People trapped, 2.5 million lose power as Ian batters Florida

Authorities said the full extent of the damage from strong winds and flooring expected to be revealed later on Thursday.

Hurricane Ian has cut a path of destruction across the US state of Florida, with floods trapping people in homes and power knocked out for about 2.5 million residents.

Authorities had only begun to assess the damage from the hurricane, one of the strongest to hit the United States in years, early on Thursday, with no electricity and virtually no mobile service making it near impossible for many people to call for help from the hardest hit coastal areas in the southwest of the state abutting the Gulf of Mexico, where the hurricane made landfall.

Authorities confirmed at least one death in Florida – of a 72-year-old man in Deltona who fell into a canal while using a hose to drain his pool in the heavy rain, the Volusia County Sheriff’s Office said.

A boat carrying Cuban migrants sank on Wednesday in stormy weather east of Key West. Rescuers were able to save three people. Twenty others remained missing.

An unspecified number of people were stranded in high-risk areas of Florida after choosing to ride out the storm at home rather than heed evacuation orders, but they were beyond the immediate reach of rescue crews, Governor Ron DeSantis said.

“The impacts of this storm are historic and the damage that was done was historic,” DeSantis said during a news briefing. “We have never seen a flood event like this. We have never seen storm surge of this magnitude.”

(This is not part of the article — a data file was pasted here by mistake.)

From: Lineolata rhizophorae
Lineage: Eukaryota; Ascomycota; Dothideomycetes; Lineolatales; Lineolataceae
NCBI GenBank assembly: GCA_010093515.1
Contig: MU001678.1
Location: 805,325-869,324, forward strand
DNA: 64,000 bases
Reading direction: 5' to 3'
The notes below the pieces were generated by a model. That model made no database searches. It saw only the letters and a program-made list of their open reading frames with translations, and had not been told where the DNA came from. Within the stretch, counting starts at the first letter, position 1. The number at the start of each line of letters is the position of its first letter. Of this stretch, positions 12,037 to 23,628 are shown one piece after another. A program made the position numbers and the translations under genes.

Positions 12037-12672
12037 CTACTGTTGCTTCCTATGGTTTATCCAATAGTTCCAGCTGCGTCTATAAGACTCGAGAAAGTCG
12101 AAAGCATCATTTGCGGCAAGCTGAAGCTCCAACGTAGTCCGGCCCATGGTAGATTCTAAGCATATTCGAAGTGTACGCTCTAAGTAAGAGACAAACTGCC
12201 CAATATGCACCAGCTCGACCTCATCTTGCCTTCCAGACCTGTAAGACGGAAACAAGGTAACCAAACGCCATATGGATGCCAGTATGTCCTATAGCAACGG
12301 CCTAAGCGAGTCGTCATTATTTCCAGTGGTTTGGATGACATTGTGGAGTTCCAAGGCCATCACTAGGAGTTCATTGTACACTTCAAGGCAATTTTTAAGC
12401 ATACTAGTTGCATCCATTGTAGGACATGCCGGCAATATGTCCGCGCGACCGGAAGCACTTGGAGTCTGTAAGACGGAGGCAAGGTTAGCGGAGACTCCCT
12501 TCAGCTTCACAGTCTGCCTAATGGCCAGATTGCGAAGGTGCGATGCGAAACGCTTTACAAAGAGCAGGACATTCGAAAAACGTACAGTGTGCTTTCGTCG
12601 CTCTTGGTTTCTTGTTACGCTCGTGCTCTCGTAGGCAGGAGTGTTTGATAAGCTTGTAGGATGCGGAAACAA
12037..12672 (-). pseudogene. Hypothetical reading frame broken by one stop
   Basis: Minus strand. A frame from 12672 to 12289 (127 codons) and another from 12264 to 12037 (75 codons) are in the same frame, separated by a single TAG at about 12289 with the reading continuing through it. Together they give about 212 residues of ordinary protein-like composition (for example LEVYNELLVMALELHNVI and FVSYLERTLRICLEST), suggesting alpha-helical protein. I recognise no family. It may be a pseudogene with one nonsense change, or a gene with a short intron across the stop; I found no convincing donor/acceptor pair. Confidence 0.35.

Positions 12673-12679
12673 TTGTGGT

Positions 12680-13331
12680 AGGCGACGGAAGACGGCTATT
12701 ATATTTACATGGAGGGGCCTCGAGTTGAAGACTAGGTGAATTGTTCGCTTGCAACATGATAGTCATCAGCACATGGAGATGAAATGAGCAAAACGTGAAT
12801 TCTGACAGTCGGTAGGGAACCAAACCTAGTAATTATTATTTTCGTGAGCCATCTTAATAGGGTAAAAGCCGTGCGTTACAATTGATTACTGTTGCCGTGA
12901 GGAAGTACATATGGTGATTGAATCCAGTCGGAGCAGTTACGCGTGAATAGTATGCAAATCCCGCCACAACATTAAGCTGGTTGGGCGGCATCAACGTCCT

In Collier County, which includes the coastal city of Naples, the sheriff’s office said portable towers were being installed to provide mobile service.

“We can tell you as daylight reveals the aftermath, it’s going to be a hard day,” the office posted on its Facebook page.

In neighbouring Lee County, which includes the city of Fort Myers, Sheriff Carmine Marceno said: “Many residents are currently without power and unable to communicate.”

In a Facebook post, he said officers could be dispatched to check on loved ones if they are able to access the affected areas. Law enforcement officials in Fort Myers said they received several calls from people trapped in flooded homes or from worried relatives.

The National Hurricane Center (NHC) said Ian became a tropical storm after making landfall in Florida late on Wednesday. It was expected to become a hurricane again later on Thursday before making landfall for the second time on Friday, the NHC said, issuing a hurricane warning for the entire coast of South Carolina.

Ian’s had packed Category 4 strength when it first hit Florida with 241kmph (150mph) winds, tying for the fifth-strongest hurricane, when measured by wind speed, ever to strike the US.

US President Joe Biden approved a disaster declaration on Thursday, making federal resources available to the counties affected by Ian.

Meanwhile, the NHC, which is based in Miami, said a stretch of the state’s gulf coast remained inundated by ocean water that had surged ashore during the hurricane.

“Severe and life-threatening storm surge inundation of 8 to 10 feet [2.5 to 3 metres] above ground level along with destructive waves is ongoing along the southwest Florida coastline from Englewood to Bonita Beach, including Charlotte Harbor,” the centre said.

A chunk of the Sanibel Causeway, which connects mainland Florida to Sanibel Island, also fell into the sea during the hurricane, cutting off access. It was not immediately clear how many of the 6,300 residents of the islands heeded mandatory evacuation orders prior to the storm.

In Port Charlotte, the storm surge flooded a hospital’s emergency room as fierce winds ripped away part of the roof from its intensive care unit, a doctor who works there told The Associated Press news agency.

The flooding forced workers to evacuate the sickest patients – some on ventilators – to other floors, according to Dr Birgit Bodine of HCA Florida Fawcett Hospital.

The hurricane slammed Cuba on Tuesday, killing two people and bringing down the country’s electrical grid. The island slowly began to restore power by Thursday.